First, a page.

Ultraviolet polarized light and individual condition drive habitat selection in tropical damselflies and dragonflies.

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From: Animal Behaviour(Vol. 180)
Publisher: Elsevier B.V.
Document Type: Report
Length: 435 words

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Keywords ecological trap; fitness; Odonata; physiology; size; ultraviolet polarized light; visible range polarized light Highlights * We examined effects of ultraviolet polarized light (UVPL) on aquatic insects. * We measured odonates' preference for UVPL vs visible range polarized light. * Sexual behaviours were performed in association with the UVPL. * UVPL-associated insects had reduced lipid reserves and body size. * UVPL is both a cue that animals use for habitat selection and an evolutionary trap. Artificial objects can polarize ultraviolet light sources to a higher degree than natural objects like water bodies. This can induce a strong attraction response by insects that use such cues as proxies of habitat suitable for reproduction. Visible range polarized light (VRPL) can create evolutionary traps for aquatic insects, but it remains unclear whether insects can use ultraviolet polarized light (UVPL) as a habitat selection cue or if UVPL pollution can create evolutionary traps for aquatic insects like VRPL can. Odonate (dragonflies and damselflies) insects require an aquatic habitat to perform their mating and egg-laying behaviours yet they also perform such behaviours on artificial surfaces (i.e. metal pieces). We measured the preference for UVPL versus VRPL via exposing three species of odonates (Enallagma praevarum, Ischnura denticollis and Sympetrum illotum) to experimental test surfaces differing in these visual cues and assessing behavioural preference via differences in mating behaviour, body condition (i.e. lipid and protein content and body size) and visual acuity (based on eye width size). Ischnura denticollis performed more diverse mating behaviours in association with the VRPL treatment, while S. illotum preferentially exhibited these behaviours in association with the UVPL. Ischnura denticollis individuals associated with the preferred habitat had lower lipid reserves, smaller body size and larger eyes, while habitat preference was unrelated to individual condition and morphology in E. praevarum and S. illotum. These results suggest intra- and interspecific variation in trap preferences, which are related to individual condition. They also show that UVPL is a cue that odonates use in habitat selection that has the potential to create evolutionary traps, suggesting conservation problems for aquatic insects that rely upon it to locate water bodies. Author Affiliation: (a) Departamento de Ecología Evolutiva, Instituto de Ecología, Universidad Nacional Autónoma de México, Mexico City, Mexico (b) Biology Program, Bard College, Annandale-on-Hudson, NY, U.S.A. * Corresponding author. Article History: Received 11 December 2020; Revised 5 February 2021; Accepted 1 March 2021 (miscellaneous) MS. number: A20-00890R (footnote)1 Present address: Instituto de Ecología, UNAM. Ciudad Universitaria.Circuito exterior s/n, 04500, Ciudad Universitaria, Ciudad de México, México. Byline: Angelica S. Ensaldo-Cárdenas (a), Maya Rocha-Ortega (a), David Schneider (a), Bruce A. Robertson (b), Alex Córdoba-Aguilar [acordoba@iecologia.unam.mx] (a,*,1)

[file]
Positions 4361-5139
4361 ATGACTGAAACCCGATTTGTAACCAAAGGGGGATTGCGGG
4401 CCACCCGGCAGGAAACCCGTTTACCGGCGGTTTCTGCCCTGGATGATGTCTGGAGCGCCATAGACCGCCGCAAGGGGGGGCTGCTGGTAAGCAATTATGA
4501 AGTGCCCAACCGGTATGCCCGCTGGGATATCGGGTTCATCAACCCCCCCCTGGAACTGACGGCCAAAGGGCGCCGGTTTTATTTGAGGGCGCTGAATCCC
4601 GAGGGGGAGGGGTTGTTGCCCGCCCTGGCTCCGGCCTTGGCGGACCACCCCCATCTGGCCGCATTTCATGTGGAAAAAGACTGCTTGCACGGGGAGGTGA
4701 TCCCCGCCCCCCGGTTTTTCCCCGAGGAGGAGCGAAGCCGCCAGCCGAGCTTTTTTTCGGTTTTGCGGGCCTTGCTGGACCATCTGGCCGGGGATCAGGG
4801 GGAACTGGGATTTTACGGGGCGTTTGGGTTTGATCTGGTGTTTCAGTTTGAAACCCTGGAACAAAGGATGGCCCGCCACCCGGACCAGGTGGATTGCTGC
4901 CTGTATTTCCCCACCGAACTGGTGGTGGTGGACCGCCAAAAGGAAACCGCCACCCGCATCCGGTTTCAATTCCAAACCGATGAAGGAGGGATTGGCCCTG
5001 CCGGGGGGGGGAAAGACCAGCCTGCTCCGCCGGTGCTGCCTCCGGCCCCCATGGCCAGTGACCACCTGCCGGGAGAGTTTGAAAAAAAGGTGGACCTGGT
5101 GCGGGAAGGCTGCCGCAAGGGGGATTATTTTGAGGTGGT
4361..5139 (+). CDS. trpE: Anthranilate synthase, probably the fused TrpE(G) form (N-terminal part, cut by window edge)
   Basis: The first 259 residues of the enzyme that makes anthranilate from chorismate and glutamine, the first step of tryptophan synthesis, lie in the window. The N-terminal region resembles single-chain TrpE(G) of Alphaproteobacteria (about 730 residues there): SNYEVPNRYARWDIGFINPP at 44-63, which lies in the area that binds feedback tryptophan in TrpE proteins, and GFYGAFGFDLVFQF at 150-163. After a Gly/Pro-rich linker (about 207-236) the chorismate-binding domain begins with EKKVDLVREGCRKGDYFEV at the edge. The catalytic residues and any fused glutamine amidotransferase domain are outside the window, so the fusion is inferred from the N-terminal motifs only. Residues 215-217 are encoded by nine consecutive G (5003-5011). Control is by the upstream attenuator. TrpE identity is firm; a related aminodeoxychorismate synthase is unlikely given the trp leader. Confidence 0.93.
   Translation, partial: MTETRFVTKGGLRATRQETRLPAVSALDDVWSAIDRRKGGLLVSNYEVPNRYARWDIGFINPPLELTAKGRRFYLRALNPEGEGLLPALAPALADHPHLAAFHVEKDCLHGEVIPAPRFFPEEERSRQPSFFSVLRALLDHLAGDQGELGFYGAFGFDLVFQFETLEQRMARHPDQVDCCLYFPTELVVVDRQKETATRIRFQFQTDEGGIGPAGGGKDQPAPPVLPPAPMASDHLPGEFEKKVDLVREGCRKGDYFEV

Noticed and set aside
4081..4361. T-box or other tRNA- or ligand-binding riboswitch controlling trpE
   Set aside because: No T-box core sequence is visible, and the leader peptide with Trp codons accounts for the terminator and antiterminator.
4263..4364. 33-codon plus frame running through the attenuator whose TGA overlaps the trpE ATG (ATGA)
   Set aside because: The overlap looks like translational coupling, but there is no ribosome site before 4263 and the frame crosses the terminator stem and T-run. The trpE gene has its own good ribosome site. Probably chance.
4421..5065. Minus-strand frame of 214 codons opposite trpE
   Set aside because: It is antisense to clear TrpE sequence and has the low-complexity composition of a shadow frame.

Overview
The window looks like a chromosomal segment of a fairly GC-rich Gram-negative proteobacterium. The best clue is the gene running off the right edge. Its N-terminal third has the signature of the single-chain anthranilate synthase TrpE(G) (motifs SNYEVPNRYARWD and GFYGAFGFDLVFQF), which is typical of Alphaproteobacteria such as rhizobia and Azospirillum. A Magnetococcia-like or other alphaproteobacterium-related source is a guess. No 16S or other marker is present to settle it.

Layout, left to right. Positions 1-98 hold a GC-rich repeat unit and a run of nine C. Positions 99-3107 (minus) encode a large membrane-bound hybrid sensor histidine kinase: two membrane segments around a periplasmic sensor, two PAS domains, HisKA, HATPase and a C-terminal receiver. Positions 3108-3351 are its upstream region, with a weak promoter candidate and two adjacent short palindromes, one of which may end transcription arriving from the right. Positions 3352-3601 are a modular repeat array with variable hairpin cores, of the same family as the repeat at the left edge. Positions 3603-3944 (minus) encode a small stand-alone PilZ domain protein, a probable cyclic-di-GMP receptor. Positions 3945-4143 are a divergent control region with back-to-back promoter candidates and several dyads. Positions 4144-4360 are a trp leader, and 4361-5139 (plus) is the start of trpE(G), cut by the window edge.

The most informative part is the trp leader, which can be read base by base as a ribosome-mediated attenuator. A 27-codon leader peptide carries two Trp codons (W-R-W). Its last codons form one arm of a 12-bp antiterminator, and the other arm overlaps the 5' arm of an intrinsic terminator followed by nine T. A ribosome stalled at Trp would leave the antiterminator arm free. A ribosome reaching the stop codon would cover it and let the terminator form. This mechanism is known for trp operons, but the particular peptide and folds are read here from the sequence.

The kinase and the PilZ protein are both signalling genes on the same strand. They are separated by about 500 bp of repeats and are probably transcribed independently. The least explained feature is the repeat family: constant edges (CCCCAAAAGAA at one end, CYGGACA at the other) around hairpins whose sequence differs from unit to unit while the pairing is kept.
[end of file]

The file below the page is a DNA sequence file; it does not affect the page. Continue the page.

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Gale Document Number: GALE|A676844876